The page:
Post-Conviction DNA Testing Program, created by Congress in 2004, to help
defray the costs of DNA testing for those innocent people who still remain
Brady Violations Gain Judicial Attention as well as Proposed Solutions
CACJ's President, Jeff Thoma, was recently interviewed by John Roemer
for the Daily Journal regarding
Brady Violations. They discussed a "plan to rein in prosecutors who hide
favorable evidence from the defense in criminal trials [which] could be
gaining traction." Called a
Brady colloquy, during pretrial hearings, before the defendant enters a plea,
judges could ask prosecutors a short series of questions, on-the-record,
to determine if undisclosed exculpatory evidence exists.
Jeff Thoma remarked that "Brady violations [are] also on the state
Supreme Court Chief Justice Tani Gorre Cantil-Sakayue's mind this
month," and that in "meeting with [her] he pointed out that
California is the only state that has not adopted the American Bar Association's
model rule of professional conduct 3.8 on the special responsibilities
as a prosecutor. She assured me that her staff would review it, as we
all agreed that this was an issue that needs to be addressed in some manner."
Ninth U.S. Circuit Court of Appeals Judge Alex Kozinski supports the idea;
putting prosecutors on notice that withholding pro-defense material violates
"For Thoma, the Brady colloquy idea resonated. Jason Kreag, [a Law
Professor at the University of Arizona College of Law,] proposed that
if trial judges refuse to ask
Brady-oriented questions of the prosecutor, defense lawyers should put a statement
on the record about what material they requested and what they got in
Clemency Project 2014
Volunteer Attorneys Needed to Support Clemency Project:
In 2014, the Department of Justice (DOJ) announced an initiative to entertain
petitions for clemency from federal inmates whose sentences would, due
to intervening changes in law or policy, be shorter had they been sentenced
today. Clemency Project 2014 seeks the assistance of your members in this
national pro bono effort to secure freedom for many federal inmates who
are serving unnecessarily harsh sentences for non-violent offenses. CP
2014 is a working group comprised of lawyers and advocates including the
American Bar Association (ABA), the American Civil Liberties Union (ACLU),
Families Against Mandatory Minimums (FAMM), Federal Public and Community
Defenders, and the National Association of Criminal Defense Lawyers (NACDL).
The goal is to recruit and train lawyers to participate in this project
by providing assistance to inmates who meet the stated criteria (which
are available at the CP 2014 website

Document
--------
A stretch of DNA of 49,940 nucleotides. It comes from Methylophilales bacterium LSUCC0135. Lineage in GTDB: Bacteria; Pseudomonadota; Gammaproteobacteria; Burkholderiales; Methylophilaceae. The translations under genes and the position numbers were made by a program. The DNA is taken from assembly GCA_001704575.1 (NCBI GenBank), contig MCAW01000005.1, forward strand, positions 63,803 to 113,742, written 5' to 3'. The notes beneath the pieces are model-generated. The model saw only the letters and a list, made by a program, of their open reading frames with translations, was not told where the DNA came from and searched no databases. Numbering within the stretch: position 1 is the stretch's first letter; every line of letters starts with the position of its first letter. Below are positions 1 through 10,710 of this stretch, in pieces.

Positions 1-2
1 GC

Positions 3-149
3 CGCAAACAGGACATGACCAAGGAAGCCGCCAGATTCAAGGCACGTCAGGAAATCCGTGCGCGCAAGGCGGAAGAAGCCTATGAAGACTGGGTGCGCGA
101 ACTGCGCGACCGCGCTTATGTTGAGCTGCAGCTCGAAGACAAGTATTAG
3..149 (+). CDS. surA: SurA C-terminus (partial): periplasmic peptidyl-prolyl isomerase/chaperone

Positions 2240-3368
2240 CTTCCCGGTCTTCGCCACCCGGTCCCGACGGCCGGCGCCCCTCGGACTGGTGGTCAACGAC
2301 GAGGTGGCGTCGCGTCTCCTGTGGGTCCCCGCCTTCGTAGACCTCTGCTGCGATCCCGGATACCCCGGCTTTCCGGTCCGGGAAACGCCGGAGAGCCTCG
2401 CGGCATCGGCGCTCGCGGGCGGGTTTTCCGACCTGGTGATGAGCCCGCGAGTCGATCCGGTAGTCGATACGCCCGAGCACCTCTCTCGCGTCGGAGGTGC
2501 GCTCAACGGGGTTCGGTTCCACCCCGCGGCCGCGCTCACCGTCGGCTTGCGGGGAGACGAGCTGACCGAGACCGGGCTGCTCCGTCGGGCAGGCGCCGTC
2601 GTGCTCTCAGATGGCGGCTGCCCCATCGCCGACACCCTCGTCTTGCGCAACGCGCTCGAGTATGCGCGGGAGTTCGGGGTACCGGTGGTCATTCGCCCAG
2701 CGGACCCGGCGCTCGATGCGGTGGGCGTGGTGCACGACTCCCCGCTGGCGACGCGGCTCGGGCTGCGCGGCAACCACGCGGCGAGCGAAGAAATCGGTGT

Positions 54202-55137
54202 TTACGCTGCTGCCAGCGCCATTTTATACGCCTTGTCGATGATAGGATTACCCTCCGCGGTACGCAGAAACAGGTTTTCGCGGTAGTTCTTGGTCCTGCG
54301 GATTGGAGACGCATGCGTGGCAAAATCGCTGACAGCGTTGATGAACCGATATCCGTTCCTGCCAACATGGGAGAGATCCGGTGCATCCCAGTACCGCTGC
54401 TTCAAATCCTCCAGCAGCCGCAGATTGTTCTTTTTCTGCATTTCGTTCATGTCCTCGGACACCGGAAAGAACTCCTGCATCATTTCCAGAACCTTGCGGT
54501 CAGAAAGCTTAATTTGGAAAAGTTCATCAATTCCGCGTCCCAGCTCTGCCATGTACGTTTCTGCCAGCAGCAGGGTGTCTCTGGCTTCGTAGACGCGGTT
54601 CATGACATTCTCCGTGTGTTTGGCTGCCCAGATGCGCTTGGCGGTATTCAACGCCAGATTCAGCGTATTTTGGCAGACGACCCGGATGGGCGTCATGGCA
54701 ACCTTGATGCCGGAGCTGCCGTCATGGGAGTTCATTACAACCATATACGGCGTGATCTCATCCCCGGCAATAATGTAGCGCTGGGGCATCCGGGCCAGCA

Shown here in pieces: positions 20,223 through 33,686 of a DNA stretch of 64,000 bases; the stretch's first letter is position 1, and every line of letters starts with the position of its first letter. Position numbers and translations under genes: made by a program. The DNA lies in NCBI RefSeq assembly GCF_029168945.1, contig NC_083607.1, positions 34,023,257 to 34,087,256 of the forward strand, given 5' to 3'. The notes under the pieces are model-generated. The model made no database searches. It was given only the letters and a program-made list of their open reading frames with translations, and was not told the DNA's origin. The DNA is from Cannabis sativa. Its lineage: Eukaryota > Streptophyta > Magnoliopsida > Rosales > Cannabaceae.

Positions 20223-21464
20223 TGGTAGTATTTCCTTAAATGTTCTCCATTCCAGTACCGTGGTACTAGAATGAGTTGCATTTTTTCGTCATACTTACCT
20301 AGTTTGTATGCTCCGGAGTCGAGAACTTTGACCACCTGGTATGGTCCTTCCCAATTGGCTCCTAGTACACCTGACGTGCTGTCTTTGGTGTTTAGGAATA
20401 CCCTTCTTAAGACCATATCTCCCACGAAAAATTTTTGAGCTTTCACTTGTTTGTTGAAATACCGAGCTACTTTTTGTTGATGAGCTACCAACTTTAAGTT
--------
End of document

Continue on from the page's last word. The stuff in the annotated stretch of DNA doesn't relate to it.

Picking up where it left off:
At this very moment, Project staff has received more than 26,000 requests
for assistance from federal inmates, nearly 6,000 of which are currently
under attorney review to ascertain whether they meet criteria announced
by the DOJ. Although many of these inmates will not, it is likely that
hundreds, perhaps thousands, will. While some 1,500 attorneys have already
volunteered for the Project, the job cannot be completed without the help
of your members. Clemency Project 2014 assists volunteers by providing
(i) comprehensive on-line training, (ii) a complete set of resource materials
that complement the training, (iii) a panel of expert Resource Counsel
to answer technical, procedural and substantive questions, and (iv) Screening
Committee that will review attorney recommendations on individual cases.
And those who are CJA panel attorneys are not required to complete the
on-line, on-demand training, though many will find it helpful.
Please encourage your members to join this historic opportunity to reverse
the unduly harsh prison sentences that were imposed upon so many. To volunteer,
individuals should sign-up at
www.clemencyproject2014.org/volunteers/intro or send an email to
On Thursday, the Death Penalty Information Center (DPIC) released a new
comprehensive report showing a clear decline in death penalty sentences
-- here in California and across the country.
The report shows that the country has seen the lowest number of death sentences
in the last 40 years. And here in California, the vast majority of counties
no longer seek the death penalty in capital cases.
That's progress, but there's still a lot of work to do. We are
getting closer to eradicating a death penalty system that is broken beyond
repair, risks innocent lives, and wastes billions of taxpayer dollars.
But we won't stop until every county in California -- and every state
in the country -- stops using the death penalty.